From Walter Reed to a Hell worse than Iraq

The Army uses a different type of medical care outfit for soldiers returning from war.  Called “Warrior Transition Units” (WTU) they are supposed to immediately address issues like PTSD, brain injury, depression, etc.

Created in the wake of the scandal in 2007 over serious shortcomings at Walter Reed Army Medical Center, Warrior Transition Units were intended to be sheltering way stations where injured soldiers could recuperate and return to duty or gently process out of the Army. There are currently about 7,200 soldiers at 32 transition units across the Army, with about 465 soldiers at Fort Carson’s unit.

Heavy use of psychotropic drugs and narcotics makes it difficult to exercise, wake for morning formation and attend classes, soldiers and health care professionals said. Yet noncommissioned officers discipline soldiers who fail to complete those tasks, sometimes over the objections of nurse case managers and doctors.

At least four soldiers in the Fort Carson unit have committed suicide since 2007, the most of any transition unit as of February, according to the Army.

Some turned to heroin, which is readily available in the barracks, after becoming addicted to their pain pills, according to interviews with soldiers and health care professionals at Fort Carson.

And the proof that the Army doesn’t know what it’s doing:

Those senior officers acknowledged that addiction to medications was a problem, but denied that Army doctors relied too heavily on drugs. And they strongly defended disciplining wounded soldiers when they violated rules. Punishment is meted out judiciously, they said, mainly to ensure that soldiers stick to treatment plans and stay safe.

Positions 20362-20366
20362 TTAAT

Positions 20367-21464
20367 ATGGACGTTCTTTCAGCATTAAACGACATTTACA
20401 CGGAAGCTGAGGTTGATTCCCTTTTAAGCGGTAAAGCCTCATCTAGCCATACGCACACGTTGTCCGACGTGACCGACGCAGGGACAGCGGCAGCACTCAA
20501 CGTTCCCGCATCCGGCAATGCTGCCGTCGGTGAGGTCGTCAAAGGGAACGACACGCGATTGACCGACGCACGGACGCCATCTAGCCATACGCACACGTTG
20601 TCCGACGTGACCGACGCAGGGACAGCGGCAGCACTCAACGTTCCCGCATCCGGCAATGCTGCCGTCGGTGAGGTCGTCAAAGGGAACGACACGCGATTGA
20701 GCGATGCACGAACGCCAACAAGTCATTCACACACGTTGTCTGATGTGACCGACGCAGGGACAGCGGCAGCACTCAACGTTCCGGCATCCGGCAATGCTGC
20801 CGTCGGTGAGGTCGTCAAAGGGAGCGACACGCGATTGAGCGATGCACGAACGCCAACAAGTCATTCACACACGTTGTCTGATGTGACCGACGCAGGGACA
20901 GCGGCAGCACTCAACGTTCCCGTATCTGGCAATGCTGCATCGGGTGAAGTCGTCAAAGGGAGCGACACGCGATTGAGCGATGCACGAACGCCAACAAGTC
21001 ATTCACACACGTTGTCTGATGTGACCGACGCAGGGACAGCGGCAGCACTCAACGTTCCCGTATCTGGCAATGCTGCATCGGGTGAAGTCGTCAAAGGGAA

In many cases, the noncommissioned officers have made it clear that they do not believe the psychological symptoms reported by the unit’s soldiers are real or particularly serious. At Fort Hood, Tex., a study conducted just before the shooting rampage there last November — which found that many soldiers in the Warrior Transition Unit thought their treatment relied too heavily on medication — also concluded that a majority of the cadre believed that soldiers were faking post-traumatic stress or exaggerating their symptoms.

The cadre are the NCOs who oversee the psychological evaluation and treatment of those at the WTU.

For one soldier, in April 2008,

…after taking morphine and Ambien, the sleeping pill, he died in his sleep. A coroner ruled that his death was from natural causes. He was 36.

The full story is worth the read.

Advertisements

Leave a Reply

Fill in your details below or click an icon to log in:

WordPress.com Logo

You are commenting using your WordPress.com account. Log Out / Change )

Twitter picture

You are commenting using your Twitter account. Log Out / Change )

Facebook photo

You are commenting using your Facebook account. Log Out / Change )

Google+ photo

You are commenting using your Google+ account. Log Out / Change )

Connecting to %s

%d bloggers like this: